Tuesday, December 15, 2009

Culture Shock

One of the biggest cultural differences I have noticed so far here has to do with planning and advanced notice, or more specifically, the complete lack thereof. In Korea, people are very comfortable with just going with the flow, and expect you to be able to do the same. Though this will take some adjusting, I am actually happy about developing a better ability to be spontaneous.

I work from 3 PM to 10 PM Monday through Friday, and Monday I was really pretty exhausted by the time 9 rolled around. With only one hour left in my first day of training, I was very much looking forward to heading back to my apartment and passing out. It was right around this time that my supervisor Jenny informed me that when the work day ended at 10 PM, we would be driving to the school's headquarters in another town so I could meet the principal and vice principal.

Teachers here work very, very late at night. The native english teachers at my academy get off work at 10 PM but often times the Korean English teachers are working until midnight or later. A position as principal is no exception from the long hours. I later met Jenny's husband who seemed not entirely thrilled that his wife worked until midnight 6 days a week, and I got a sad glimpse into the very work driven life many Korean's lead.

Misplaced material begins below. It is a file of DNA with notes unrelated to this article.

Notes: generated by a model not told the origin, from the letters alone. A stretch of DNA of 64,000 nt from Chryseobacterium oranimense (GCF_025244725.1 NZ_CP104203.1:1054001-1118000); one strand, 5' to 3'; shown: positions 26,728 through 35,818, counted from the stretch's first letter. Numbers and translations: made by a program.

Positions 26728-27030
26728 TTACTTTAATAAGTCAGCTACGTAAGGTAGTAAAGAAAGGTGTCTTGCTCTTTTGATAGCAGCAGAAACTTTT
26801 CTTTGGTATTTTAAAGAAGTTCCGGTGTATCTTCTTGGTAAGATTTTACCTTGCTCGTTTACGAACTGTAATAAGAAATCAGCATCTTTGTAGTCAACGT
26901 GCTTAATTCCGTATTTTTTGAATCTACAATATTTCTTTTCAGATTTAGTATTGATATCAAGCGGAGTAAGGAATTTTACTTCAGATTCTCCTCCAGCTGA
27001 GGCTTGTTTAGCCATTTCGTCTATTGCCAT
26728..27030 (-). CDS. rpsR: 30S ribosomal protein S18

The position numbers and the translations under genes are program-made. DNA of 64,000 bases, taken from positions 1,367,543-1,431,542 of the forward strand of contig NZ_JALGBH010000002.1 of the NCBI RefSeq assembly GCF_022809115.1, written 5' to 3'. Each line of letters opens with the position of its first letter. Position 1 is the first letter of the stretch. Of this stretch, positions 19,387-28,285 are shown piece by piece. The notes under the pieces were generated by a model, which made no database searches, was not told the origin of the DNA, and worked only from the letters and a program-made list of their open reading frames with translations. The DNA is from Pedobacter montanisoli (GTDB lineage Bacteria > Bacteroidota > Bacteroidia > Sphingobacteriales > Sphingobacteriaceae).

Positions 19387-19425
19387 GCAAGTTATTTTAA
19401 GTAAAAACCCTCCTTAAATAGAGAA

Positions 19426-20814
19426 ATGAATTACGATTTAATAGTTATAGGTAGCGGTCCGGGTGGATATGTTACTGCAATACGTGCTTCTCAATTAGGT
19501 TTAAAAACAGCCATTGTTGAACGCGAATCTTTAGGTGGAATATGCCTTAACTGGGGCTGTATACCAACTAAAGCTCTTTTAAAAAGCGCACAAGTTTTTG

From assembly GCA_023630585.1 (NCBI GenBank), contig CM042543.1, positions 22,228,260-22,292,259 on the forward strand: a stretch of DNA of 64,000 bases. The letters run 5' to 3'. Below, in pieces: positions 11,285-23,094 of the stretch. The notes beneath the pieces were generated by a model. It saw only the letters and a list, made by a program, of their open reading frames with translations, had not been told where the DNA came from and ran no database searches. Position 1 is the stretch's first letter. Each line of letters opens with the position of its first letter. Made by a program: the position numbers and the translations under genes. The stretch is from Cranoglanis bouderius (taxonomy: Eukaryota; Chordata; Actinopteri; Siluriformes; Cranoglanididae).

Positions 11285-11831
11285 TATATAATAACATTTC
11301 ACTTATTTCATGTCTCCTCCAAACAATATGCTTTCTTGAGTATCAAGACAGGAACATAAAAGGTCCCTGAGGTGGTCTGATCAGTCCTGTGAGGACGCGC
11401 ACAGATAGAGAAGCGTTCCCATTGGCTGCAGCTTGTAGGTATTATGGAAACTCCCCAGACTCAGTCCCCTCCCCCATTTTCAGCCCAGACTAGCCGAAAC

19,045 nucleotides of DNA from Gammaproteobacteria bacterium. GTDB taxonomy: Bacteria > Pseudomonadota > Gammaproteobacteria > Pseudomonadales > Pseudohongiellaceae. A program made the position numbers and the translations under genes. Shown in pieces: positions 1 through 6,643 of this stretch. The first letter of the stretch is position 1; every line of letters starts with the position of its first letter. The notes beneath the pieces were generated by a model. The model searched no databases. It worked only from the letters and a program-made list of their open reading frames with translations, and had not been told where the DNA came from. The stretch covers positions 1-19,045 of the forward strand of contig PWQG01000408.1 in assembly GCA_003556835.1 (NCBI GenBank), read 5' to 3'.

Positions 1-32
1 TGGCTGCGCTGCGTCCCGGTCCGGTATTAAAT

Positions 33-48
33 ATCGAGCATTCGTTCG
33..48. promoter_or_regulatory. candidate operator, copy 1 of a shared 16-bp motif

We arrived at headquarters and I was told that I needed to be very energetic with a huge smile on my face when meeting with the heads of the academy. I first met with the Vice Principal, and was a little surprised when Jenny said, in front of the VP, "Our Vice Principal is very handsome, isn't he?" I smiled and agreed, and the introduction lasted for less than two minutes. I was then brought upstairs to meet with the principal. In the staircase on the way up we came across a lady who was introduced to me as the supervisor, Jenny's counterpart at that location. Once again Jenny asked me, "Our supervisor is very beautiful, isn't she?" Again, I agreed with her, not used to commenting on the physical appearance of my superiors in the workplace. When we met with the principal, once again, I was asked to comment on the beauty of my new boss. During the two minutes I spent speaking with the Principal, she called me fat, "you look very full", was shocked that I was only 22 "you look so old!", and laughed hysterically at my last name. I considered explaining to her that, no, the name actually works out well because of the pun in my blog title, but figured I should probably just laugh along with her. I guess being from the West with a last name of West is quite funny in the East.

As it was explained to me from my new English Teacher friends, Koreans are very, very obsessed with appearance. They do not hesitate to bring up any aspect of your image, no matter how offensive it may be to a Westerner. Fashion is everything here, and people are always expected to look their absolute best in any situation. I have come to the conclusion that during my stay in Korea I will either gain a very thick skin or a nasty bout of anorexia, but I am leaning towards letting these comments roll off my American back.

I am still so happy to be here, this has been a great experience so far and I am really excited to see what comes next!

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